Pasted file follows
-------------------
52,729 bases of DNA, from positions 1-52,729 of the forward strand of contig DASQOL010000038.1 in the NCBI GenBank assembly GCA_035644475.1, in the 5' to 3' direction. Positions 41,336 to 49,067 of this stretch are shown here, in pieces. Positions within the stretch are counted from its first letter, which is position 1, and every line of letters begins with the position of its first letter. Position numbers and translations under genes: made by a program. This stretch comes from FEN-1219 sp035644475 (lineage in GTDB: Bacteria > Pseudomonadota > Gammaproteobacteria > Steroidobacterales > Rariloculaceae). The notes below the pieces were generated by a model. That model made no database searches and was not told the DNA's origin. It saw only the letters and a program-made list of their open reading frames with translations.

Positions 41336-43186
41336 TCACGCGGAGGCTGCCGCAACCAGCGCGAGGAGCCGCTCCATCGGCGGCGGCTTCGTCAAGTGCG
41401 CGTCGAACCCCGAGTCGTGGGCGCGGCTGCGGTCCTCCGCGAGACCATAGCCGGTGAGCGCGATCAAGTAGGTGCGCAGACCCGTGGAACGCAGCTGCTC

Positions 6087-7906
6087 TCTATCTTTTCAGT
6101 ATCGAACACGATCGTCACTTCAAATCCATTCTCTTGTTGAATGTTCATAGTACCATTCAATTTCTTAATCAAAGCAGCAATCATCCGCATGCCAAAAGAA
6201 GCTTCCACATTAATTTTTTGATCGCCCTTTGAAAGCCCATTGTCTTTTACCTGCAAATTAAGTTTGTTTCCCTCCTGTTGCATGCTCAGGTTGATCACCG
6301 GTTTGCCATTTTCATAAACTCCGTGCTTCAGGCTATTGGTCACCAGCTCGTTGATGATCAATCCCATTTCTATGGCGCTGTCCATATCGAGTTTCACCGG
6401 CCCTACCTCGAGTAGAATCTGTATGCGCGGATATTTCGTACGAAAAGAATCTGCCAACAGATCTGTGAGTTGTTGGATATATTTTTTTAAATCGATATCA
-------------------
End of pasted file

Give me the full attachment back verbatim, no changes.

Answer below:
52,729 bases of DNA, from positions 1-52,729 of the forward strand of contig DASQOL010000038.1 in the NCBI GenBank assembly GCA_035644475.1, in the 5' to 3' direction. Positions 41,336 to 49,067 of this stretch are shown here, in pieces. Positions within the stretch are counted from its first letter, which is position 1, and every line of letters begins with the position of its first letter. Position numbers and translations under genes: made by a program. This stretch comes from FEN-1219 sp035644475 (lineage in GTDB: Bacteria > Pseudomonadota > Gammaproteobacteria > Steroidobacterales > Rariloculaceae). The notes below the pieces were generated by a model. That model made no database searches and was not told the DNA's origin. It saw only the letters and a program-made list of their open reading frames with translations.

Positions 41336-43186
41336 TCACGCGGAGGCTGCCGCAACCAGCGCGAGGAGCCGCTCCATCGGCGGCGGCTTCGTCAAGTGCG
41401 CGTCGAACCCCGAGTCGTGGGCGCGGCTGCGGTCCTCCGCGAGACCATAGCCGGTGAGCGCGATCAAGTAGGTGCGCAGACCCGTGGAACGCAGCTGCTC

Positions 6087-7906
6087 TCTATCTTTTCAGT
6101 ATCGAACACGATCGTCACTTCAAATCCATTCTCTTGTTGAATGTTCATAGTACCATTCAATTTCTTAATCAAAGCAGCAATCATCCGCATGCCAAAAGAA
6201 GCTTCCACATTAATTTTTTGATCGCCCTTTGAAAGCCCATTGTCTTTTACCTGCAAATTAAGTTTGTTTCCCTCCTGTTGCATGCTCAGGTTGATCACCG
6301 GTTTGCCATTTTCATAAACTCCGTGCTTCAGGCTATTGGTCACCAGCTCGTTGATGATCAATCCCATTTCTATGGCGCTGTCCATATCGAGTTTCACCGG
6401 CCCTACCTCGAGTAGAATCTGTATGCGCGGATATTTCGTACGAAAAGAATCTGCCAACAGATCTGTGAGTTGTTGGATATATTTTTTTAAATCGATATCA